I'm a Christian, a designer, and a gadget fan who lives in Cheltenham, UK.

This is my blog, a creative outlet to mess around and play with as well as a place that logs my thoughts and inspirations.

My book of the year

I’ve always enjoyed read­ing and for as long as I can remem­ber I’ve read fic­tion. Sev­er­al years ago I got sur­prised with a Kin­dle for Christ­mas by my par­ents and it caused me to increase dra­mat­i­cal­ly the num­ber of books I was reading.

This year is a dif­fer­ent sto­ry. Read­ing has been a dif­fi­cult task, some­thing that is very unusu­al for me since it has always been a point of com­fort. When I was in junior school I had a series of books I would read when I was strug­gling with being bul­lied. When I was in my teens I would go back and read famil­iar books when I need­ed to find some­thing calm­ing. A few years ago when I was bat­tling my first bout of depres­sion I read Har­ry Pot­ter books that were famil­iar and pro­vid­ed a way for my mind to imag­ine instead of a spi­ral of neg­a­tive thoughts.

So when the world implod­ed this year, I thought once again I would be able to find refuge in books of fic­tion. But for sev­er­al months I strug­gled to read. My mind could not focus, so it was a sur­prise to me when I looked at my read­ing stats in Book Track and Goodreads to dis­cov­er that I had read more books this year than last. The thir­teen books I’ve read (so far) this year is still low com­pared to my nor­mal lev­els, but there is a def­i­nite uptick in the final half of the year that I’m pleased to see.

When I set out to write this post it was going to be a top 5 books of the year, as I start­ed writ­ing I realised there’s only one book I want to high­light. I read it right at the start of the year, and it’s a book that has con­tin­u­al­ly come to mind ever since. I was giv­en a print of one of the pages in it for my birthday.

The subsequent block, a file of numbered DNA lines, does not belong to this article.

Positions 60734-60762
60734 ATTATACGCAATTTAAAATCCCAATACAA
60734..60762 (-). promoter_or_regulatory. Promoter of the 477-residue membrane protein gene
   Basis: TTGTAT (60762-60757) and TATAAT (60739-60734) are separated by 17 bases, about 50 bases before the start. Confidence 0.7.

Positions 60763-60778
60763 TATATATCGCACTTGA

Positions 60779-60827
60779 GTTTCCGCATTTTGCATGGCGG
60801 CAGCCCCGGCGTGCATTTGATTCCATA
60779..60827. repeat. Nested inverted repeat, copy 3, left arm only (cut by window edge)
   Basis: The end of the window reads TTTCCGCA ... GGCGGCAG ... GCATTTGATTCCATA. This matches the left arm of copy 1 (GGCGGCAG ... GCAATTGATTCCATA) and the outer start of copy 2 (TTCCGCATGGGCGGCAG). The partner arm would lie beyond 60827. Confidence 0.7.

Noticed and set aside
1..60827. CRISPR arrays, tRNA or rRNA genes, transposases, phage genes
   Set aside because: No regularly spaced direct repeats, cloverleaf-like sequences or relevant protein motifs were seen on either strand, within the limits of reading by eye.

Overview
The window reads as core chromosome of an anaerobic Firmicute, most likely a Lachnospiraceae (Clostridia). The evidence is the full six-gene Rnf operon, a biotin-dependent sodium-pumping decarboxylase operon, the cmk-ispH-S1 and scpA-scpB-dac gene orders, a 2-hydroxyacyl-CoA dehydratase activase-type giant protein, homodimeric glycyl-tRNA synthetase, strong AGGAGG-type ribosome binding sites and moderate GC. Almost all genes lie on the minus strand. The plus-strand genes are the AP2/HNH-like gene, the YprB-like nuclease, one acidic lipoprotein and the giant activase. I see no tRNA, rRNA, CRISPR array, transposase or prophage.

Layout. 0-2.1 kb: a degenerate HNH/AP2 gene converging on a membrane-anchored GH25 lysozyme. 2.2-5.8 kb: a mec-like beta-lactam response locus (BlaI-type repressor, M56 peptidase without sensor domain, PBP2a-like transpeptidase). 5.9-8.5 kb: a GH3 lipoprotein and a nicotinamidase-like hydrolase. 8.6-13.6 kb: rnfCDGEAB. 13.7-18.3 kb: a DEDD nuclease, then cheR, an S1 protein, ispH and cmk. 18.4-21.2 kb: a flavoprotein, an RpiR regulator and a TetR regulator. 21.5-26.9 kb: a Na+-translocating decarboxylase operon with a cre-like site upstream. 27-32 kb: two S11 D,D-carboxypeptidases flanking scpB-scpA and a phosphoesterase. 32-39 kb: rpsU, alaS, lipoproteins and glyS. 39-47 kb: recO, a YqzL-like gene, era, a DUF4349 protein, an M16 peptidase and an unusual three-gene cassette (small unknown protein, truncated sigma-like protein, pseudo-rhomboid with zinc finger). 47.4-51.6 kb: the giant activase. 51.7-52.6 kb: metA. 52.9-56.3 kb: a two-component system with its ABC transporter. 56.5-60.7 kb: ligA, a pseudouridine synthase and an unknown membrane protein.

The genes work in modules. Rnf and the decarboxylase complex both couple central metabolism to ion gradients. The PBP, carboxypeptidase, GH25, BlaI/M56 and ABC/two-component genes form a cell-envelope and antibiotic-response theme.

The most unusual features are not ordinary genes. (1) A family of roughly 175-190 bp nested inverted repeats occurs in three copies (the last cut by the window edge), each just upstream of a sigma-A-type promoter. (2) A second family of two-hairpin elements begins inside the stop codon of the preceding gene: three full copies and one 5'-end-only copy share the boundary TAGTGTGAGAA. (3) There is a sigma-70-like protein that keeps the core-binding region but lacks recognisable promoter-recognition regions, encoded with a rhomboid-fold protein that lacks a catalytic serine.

The Boy, the Mole, the Fox and the Horse by Char­lie Mack­esy is a mas­ter­piece. It has been so relat­able over the course of this year.

The quote that has been hang­ing in my liv­ing room is one which many peo­ple have remind­ed me of and one which will no doubt have me return­ing to time after time.

“Being kind to your­self is one of the great­est kind­ness­es,” said the mole. 

At a time when peo­ple often become quite intro­spec­tive and look back at what they’ve done with the year, it’s easy to see all the peo­ple shout­ing about how they have utilised the lock­down to achieve so much and feel inad­e­quate. It would be easy to begin beat­ing our­selves up. So we should take notice of what the mole has to say, and be kind to our­selves, because actu­al­ly get­ting through this year is pret­ty good going.

The Boy, the Mole, the Fox and the Horse

Author: Char­lie Mackesy
Book pub­lished: 2019
Rating: ★★★★★
Fin­ished on: 9/2/2020
Absolute­ly loved this book. Very inspi­ra­tional and thought-pro­vok­ing. A book that is firm­ly on the favourites list for a long time.

The Tattooist of Auschwitz

Author: Heather Morris
Book pub­lished: 2018
Rat­ing: 4
Fin­ished on: 2019/12/29
I’ve want­ed to read this for a while and final­ly got around to it. Whilst it’s a very sad sto­ry, there are moments of hope in there. We must all pray that noth­ing like it ever hap­pens again.

Author: James S.A. Corey
Book pub­lished: 2011
Rat­ing: 4
Fin­ished on: 26/03/2019

Author: Bernard Cornwell
Book pub­lished: 2018
Rat­ing: 4
Fin­ished on: 19/02/2019

Author: Robin Hobb
Book pub­lished: 2017
Rat­ing: 5
Fin­ished on: 21/01/2019

Food Rules: An Eater’s Manual

Author: Michael Pollan
Book pub­lished: 2008
Rat­ing: 4
Fin­ished on: 2019/01/07
The fol­low up to the book and film doc­u­men­tary which gives a few prac­ti­cal hints. I still like the main premise the most:

Eat food. Not too much. Most­ly plants. This was the bot­tom line, and it was sat­is­fy­ing to have found it, a piece of hard ground deep down at the bot­tom of the swamp of nutri­tion sci­ence: sev­en words of plain Eng­lish, no bio­chem­istry degree required.